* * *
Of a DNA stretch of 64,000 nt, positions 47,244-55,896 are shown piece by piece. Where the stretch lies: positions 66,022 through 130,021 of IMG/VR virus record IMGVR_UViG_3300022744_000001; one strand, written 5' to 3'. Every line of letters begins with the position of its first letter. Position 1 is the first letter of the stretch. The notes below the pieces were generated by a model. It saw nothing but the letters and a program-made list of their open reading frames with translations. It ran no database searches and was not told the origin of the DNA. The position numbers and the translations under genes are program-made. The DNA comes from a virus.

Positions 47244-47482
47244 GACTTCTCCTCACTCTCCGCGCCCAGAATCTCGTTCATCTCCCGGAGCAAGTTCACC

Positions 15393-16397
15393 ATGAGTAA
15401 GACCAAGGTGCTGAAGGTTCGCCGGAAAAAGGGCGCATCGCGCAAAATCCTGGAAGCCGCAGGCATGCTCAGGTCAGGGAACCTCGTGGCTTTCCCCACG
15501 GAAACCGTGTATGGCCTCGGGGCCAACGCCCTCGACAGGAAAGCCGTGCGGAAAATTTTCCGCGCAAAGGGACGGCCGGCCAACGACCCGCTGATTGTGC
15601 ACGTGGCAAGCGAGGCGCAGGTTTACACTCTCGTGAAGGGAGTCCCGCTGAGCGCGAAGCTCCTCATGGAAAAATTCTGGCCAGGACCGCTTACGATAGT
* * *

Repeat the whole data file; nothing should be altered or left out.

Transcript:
Of a DNA stretch of 64,000 nt, positions 47,244-55,896 are shown piece by piece. Where the stretch lies: positions 66,022 through 130,021 of IMG/VR virus record IMGVR_UViG_3300022744_000001; one strand, written 5' to 3'. Every line of letters begins with the position of its first letter. Position 1 is the first letter of the stretch. The notes below the pieces were generated by a model. It saw nothing but the letters and a program-made list of their open reading frames with translations. It ran no database searches and was not told the origin of the DNA. The position numbers and the translations under genes are program-made. The DNA comes from a virus.

Positions 47244-47482
47244 GACTTCTCCTCACTCTCCGCGCCCAGAATCTCGTTCATCTCCCGGAGCAAGTTCACC

Positions 15393-16397
15393 ATGAGTAA
15401 GACCAAGGTGCTGAAGGTTCGCCGGAAAAAGGGCGCATCGCGCAAAATCCTGGAAGCCGCAGGCATGCTCAGGTCAGGGAACCTCGTGGCTTTCCCCACG
15501 GAAACCGTGTATGGCCTCGGGGCCAACGCCCTCGACAGGAAAGCCGTGCGGAAAATTTTCCGCGCAAAGGGACGGCCGGCCAACGACCCGCTGATTGTGC
15601 ACGTGGCAAGCGAGGCGCAGGTTTACACTCTCGTGAAGGGAGTCCCGCTGAGCGCGAAGCTCCTCATGGAAAAATTCTGGCCAGGACCGCTTACGATAGT